from The American Heritage® Dictionary of the English Language, 4th Edition
- adj. Of or relating to the Inca, their civilization, or their language.
- n. An Inca.
- n. Quechua.
from Wiktionary, Creative Commons Attribution/Share-Alike License
- adj. Of or pertaining to the Inca people and culture
from the GNU version of the Collaborative International Dictionary of English
- adj. Of or pertaining to the Incas.
from The Century Dictionary and Cyclopedia
- Of or pertaining to the Incas of Peru. Also, rarely, Incarial.
from WordNet 3.0 Copyright 2006 by Princeton University. All rights reserved.
- adj. of or pertaining to the Incas or their culture or empire
- n. a member of the Quechuan people living in the Cuzco valley in Peru
Sorry, no etymologies found.
The collapse of the Aztec and Incan kingdoms was expedited by the introduction of smallpox by Old World conquistadors.
After all, it was the priest wielding the knife that declared the moral standards for Incan culture, so obviously he going to make sure he's innocent in the eyes of Incan society.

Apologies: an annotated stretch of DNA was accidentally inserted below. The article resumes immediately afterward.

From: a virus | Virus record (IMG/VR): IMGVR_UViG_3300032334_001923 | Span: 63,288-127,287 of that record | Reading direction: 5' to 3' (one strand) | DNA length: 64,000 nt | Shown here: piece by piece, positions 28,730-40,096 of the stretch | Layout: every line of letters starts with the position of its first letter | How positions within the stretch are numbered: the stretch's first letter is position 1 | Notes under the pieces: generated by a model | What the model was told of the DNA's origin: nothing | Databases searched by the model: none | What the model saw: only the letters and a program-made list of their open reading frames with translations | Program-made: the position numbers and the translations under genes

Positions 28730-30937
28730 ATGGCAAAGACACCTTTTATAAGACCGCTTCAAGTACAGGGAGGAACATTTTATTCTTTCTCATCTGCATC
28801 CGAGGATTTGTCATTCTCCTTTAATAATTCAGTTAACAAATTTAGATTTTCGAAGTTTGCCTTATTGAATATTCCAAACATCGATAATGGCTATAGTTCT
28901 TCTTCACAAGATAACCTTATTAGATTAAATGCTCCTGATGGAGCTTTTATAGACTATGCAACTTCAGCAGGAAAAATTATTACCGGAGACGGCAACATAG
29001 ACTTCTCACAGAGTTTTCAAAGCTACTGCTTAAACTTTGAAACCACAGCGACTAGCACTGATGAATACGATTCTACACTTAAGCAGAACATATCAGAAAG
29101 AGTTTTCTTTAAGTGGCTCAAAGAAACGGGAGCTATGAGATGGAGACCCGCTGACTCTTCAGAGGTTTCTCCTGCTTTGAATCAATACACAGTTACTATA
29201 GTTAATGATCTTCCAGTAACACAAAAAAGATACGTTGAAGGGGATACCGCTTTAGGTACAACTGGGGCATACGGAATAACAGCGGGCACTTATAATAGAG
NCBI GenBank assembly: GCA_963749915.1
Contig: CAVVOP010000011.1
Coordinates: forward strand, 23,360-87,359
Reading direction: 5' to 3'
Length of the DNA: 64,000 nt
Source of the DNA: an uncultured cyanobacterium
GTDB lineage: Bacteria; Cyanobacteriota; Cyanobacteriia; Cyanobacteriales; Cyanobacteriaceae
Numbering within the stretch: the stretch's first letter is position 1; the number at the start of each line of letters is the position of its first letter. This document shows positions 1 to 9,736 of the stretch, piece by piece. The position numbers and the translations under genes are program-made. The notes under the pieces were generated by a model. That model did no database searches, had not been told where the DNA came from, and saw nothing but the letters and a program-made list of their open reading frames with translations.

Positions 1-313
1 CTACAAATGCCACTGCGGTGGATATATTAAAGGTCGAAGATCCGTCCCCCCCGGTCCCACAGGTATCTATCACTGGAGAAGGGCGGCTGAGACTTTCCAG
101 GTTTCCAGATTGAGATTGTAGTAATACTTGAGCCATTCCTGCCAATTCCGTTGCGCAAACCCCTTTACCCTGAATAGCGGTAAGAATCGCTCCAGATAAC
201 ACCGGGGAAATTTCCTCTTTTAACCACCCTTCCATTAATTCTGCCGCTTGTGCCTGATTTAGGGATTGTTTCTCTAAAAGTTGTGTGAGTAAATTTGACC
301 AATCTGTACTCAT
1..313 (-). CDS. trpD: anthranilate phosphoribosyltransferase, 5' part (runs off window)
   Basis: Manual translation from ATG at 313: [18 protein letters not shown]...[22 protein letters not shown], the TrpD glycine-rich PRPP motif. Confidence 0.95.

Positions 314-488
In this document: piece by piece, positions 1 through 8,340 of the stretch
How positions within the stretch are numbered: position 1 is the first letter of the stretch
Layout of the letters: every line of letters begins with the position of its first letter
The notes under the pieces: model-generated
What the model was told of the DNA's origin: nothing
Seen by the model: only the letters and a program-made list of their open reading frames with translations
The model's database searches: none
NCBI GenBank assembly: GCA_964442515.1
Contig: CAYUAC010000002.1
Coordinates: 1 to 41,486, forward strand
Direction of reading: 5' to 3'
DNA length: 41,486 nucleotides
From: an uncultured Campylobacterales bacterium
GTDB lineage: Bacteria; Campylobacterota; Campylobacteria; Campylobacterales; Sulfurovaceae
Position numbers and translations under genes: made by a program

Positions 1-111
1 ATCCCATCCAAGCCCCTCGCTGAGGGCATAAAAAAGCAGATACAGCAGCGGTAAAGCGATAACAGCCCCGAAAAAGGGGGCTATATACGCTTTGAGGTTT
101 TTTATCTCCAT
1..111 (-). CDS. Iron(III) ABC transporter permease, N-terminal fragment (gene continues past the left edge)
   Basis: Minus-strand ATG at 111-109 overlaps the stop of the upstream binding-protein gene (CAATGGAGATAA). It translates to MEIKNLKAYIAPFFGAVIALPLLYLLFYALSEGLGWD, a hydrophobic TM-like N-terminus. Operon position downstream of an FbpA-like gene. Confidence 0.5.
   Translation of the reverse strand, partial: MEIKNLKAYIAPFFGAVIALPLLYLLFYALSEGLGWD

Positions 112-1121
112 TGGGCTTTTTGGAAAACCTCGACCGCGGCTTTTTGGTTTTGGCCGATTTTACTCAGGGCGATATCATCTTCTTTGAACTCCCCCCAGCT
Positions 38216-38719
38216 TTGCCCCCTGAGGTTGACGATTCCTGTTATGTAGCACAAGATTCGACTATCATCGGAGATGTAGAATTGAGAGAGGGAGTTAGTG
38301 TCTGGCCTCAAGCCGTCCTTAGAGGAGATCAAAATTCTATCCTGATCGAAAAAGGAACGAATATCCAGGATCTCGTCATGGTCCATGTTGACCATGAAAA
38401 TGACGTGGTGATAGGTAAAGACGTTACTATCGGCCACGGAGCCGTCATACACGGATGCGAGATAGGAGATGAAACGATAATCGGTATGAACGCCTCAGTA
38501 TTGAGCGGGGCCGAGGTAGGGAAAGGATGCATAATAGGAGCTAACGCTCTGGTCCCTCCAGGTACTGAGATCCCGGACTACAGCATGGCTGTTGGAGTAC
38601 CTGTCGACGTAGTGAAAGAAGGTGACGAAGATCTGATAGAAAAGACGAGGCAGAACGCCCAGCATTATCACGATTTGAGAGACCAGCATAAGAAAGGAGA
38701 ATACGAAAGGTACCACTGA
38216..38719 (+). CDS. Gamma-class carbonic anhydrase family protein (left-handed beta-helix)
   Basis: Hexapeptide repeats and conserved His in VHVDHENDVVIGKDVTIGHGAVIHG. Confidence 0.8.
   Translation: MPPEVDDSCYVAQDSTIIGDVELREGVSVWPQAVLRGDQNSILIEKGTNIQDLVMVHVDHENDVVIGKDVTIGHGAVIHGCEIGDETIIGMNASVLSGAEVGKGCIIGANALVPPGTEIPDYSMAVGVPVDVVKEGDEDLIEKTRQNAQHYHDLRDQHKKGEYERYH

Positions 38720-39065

Provan: So why is chunkdz prepared to excuse the murder of an Incan child simply because it was accepted religious practice at the time?
So why is chunkdz prepared to excuse the murder of an Incan child simply because it was accepted religious practice at the time?
In both the Incan Empire and the first few centuries of Islam it shows up neatly — the promise of women from conquered areas (as well as a shortage internally due to established males taking nth wives) encourages lower status men to fight.
It's filled with pineapples, bananas, apples, oranges and other gifts I plan to present to Inti, the Incan God of the Sun.
Machu Picchu was built by the Incan emperor Pachacuti at the height of the Inca empire around 1450.
Growing up in Los Angeles, a multi-ethnic city which merges the history, religion and languages of many different cultures, Retna created his own take on the commonly used Old English script by interlarding it with Asian characters, Incan and Egyptian hieroglyphics.
The Incas considered it so sacred that the first seeds of the season were sown by the Incan emperor using a golden planting stick.
- A lost Incan tribe still surviving up in the Andes